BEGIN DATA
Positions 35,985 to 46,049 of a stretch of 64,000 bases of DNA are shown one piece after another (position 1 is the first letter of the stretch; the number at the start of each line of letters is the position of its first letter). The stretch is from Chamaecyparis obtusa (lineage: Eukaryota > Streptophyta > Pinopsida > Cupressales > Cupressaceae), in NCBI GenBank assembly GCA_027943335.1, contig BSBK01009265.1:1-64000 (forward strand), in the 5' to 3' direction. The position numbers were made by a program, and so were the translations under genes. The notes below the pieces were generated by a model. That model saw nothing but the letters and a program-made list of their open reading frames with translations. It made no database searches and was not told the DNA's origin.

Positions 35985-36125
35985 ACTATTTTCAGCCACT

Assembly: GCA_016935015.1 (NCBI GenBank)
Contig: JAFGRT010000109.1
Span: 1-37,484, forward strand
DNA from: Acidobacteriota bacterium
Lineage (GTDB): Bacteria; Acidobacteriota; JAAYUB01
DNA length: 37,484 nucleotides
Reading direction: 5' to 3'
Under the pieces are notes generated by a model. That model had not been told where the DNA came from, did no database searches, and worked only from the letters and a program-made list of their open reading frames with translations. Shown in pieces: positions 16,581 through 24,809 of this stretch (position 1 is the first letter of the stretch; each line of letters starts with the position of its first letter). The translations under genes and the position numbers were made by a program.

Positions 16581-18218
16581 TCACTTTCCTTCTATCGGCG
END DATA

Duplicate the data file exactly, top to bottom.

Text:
Positions 35,985 to 46,049 of a stretch of 64,000 bases of DNA are shown one piece after another (position 1 is the first letter of the stretch; the number at the start of each line of letters is the position of its first letter). The stretch is from Chamaecyparis obtusa (lineage: Eukaryota > Streptophyta > Pinopsida > Cupressales > Cupressaceae), in NCBI GenBank assembly GCA_027943335.1, contig BSBK01009265.1:1-64000 (forward strand), in the 5' to 3' direction. The position numbers were made by a program, and so were the translations under genes. The notes below the pieces were generated by a model. That model saw nothing but the letters and a program-made list of their open reading frames with translations. It made no database searches and was not told the DNA's origin.

Positions 35985-36125
35985 ACTATTTTCAGCCACT

Assembly: GCA_016935015.1 (NCBI GenBank)
Contig: JAFGRT010000109.1
Span: 1-37,484, forward strand
DNA from: Acidobacteriota bacterium
Lineage (GTDB): Bacteria; Acidobacteriota; JAAYUB01
DNA length: 37,484 nucleotides
Reading direction: 5' to 3'
Under the pieces are notes generated by a model. That model had not been told where the DNA came from, did no database searches, and worked only from the letters and a program-made list of their open reading frames with translations. Shown in pieces: positions 16,581 through 24,809 of this stretch (position 1 is the first letter of the stretch; each line of letters starts with the position of its first letter). The translations under genes and the position numbers were made by a program.

Positions 16581-18218
16581 TCACTTTCCTTCTATCGGCG